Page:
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Venus Takes A Refresher Course:

A Neo-Tantra Workshop

by catherine yronwode

The illustration on this page is a vulva insignia from an occult order
from the pages of the Lucky W Amulet Archive;
image courtesy Rufus Camphausen.

Contemporary "tantra workshops" do not exist for the purpose of teaching tantra yoga per se. The teachers who run them typically do not draw heavily from either the Hindu or Buddhist Tantra scriptures, or from Taoist Sexual Alchemy texts, but they may inconcorporate some imagery or breathing exercises passed along from classical Indian sources, or an adaptation of one of the more famous tantric rituals. Essentially New Age in focus, these workshops often feature dreamy music, "rainbow light" imagery, and guided meditations. They are generally held in exotic or beautiful tourist destination spots such as Hawaii, California, or Florida, and the cost may run to well over 300 dollars per person per weekend.

The desired goals of the teachers who conduct neo-tantra workshops may be either mundane or far-reaching, but they are most often centered in the here-and-now. "Moksha" or liberation from future rebirth, although a typical concern of Hindu tantrism, is generally not mentioned in these workshops at all. Instead, the "rekindling of love" between couples may be emphasized, or there may be concerted attempts to help students "heal past sexual traumas" auch as rape, sexual abuse, and incest. One common goal of these teachers seems to be to communicate to students a method to achieve transpersonal ecstasy through a form of sex-mysticism or sex-positive bodywork, and as such this may be of great value to some attendees. The "weekend get-a-way" structure can also have a liberating effect on some married couples, especially those whose lives are burdened by long hours of work or child-care.

What follows is a description of my attendence at one such workshop, which may either intrigue you or repel you, depending on what you seek, and how you define the word "tantra."

In 1995, during a period when i was single, i was invited to attend one of Lori's Grace's three day neo-tantric workshops by a man of my age whom i had met two weeks earlier. He had advertised in a local free paper's personals ad section that he was looking for a tantrika with whom to attend these classes and we met and decided to undertake the venture together. I have practiced the 19th century American techniques of karezza and studied tantra yoga and sex-magic since 1977, so i was familiar with the bodywork and symbolism Lori would be teaching.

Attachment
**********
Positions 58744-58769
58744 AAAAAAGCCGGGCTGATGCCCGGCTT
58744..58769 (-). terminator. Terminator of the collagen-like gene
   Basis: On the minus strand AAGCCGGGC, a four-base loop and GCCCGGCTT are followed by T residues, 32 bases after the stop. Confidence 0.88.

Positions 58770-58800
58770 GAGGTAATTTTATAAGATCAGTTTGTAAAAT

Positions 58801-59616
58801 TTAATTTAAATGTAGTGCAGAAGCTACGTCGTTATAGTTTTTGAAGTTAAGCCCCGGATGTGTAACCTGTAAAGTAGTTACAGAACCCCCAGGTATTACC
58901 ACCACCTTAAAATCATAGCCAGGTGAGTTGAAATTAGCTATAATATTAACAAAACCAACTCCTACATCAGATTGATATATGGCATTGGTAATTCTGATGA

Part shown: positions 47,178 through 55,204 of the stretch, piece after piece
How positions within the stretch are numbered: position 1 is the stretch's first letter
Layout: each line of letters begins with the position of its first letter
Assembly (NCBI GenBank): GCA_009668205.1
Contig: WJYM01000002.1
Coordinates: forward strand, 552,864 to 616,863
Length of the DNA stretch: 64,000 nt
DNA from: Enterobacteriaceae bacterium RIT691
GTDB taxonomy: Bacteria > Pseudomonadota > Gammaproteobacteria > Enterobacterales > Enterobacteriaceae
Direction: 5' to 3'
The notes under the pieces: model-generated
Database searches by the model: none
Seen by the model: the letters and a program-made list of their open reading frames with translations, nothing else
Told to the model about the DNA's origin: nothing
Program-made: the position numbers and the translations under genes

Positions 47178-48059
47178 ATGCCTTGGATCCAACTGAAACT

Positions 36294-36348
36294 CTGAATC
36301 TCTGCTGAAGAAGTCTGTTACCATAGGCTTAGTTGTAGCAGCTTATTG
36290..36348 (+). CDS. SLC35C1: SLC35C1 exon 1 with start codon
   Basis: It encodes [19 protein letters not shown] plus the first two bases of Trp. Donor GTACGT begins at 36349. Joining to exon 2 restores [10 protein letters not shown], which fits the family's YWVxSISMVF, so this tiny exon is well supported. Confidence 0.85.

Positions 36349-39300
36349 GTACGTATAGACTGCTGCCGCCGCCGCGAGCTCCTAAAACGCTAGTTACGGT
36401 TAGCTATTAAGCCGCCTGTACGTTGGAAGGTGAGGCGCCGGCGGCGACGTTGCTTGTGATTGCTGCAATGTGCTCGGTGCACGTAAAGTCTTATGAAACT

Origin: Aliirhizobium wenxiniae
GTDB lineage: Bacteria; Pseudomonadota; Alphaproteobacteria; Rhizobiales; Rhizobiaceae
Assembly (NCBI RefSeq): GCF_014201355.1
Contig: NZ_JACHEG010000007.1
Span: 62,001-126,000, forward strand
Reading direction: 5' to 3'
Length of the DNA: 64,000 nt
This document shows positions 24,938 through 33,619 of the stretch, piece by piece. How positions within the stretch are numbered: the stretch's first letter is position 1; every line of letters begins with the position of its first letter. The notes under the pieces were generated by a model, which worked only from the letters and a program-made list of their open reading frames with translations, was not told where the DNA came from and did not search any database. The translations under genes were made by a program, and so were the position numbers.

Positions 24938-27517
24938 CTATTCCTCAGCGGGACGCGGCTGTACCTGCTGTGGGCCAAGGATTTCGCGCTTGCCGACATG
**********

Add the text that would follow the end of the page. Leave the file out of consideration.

In Vedic tantra there are two streams of thought, called "left hand" and "right hand" paths. The left hand path is antinomian: it encourages breaking of class, dietary, and caste laws as a way to "open" the self to new experience) and to transcend mundanity, and, for important from a potential participant's point of view, allows for orgiastic rituals. The right hand path is more inward: it stresses meditation, chanting, and worship, and it does not promote orgiastic experiences in groups.

From what i had previously heard from participants who have attended "weekend workshop" style neo-tantra courses taught by Americans in the U.S., the old Indian division between left and right hand paths is still evident in New Age style neo-tantra. One major divergence of style, i was told, is between the practices promoted by Charles and Caroline Muir on the one hand, and Lori Grace on the other.

I have not attended neo-tantra workshops taught by the Muirs, but i have spoken with those who have. They say that the Muir's workshops are historical and lecture-oriented in teaching style, while Lori's are more ecstatic. The Muirs apparently do not give "hands on" demonstrations; Lori uses a demonstrative approach (with the consent of participants established every step of the way) which can become quite intimate, depending upon the group's dynamics. The Muirs refer to the Northern Indian style as well as to Tibetan and Taoist tantra yoga; Lori attempts to recreate the Southern Indian tradition, with New Age overtones.

Karezza, my chosen path, is a system of non-denominational spritual sexuality originally developed by the Chicago gynecologist Dr. Alice Bunker Stockham in the 1880s. Stockham studied tantra yoga first-hand in India, so karezza owes some of its bodywork techniques to Hindu traditions, but it contains no left hand path antinomian group-ecstacy aspects. Stockham taught karezza to monogamous couples, and she herself was in a monogamous relationship. She disparaged the polygamous left hand path temple rituals practiced in Southern India. Also, although she was aware of the tantra-like "Male Continence" orgasm-control techniques developed by her contemporary, the American writer and philosopher John Humphrey Noyes, she did not approve of the "free love" polygamous lifestyle practiced in Noyes' Oneida Community. In other words, as expounded by Stockham, karezza does not include having dyadic intercourse in the company of other couples or having intercourse in groups of more than a dyad.)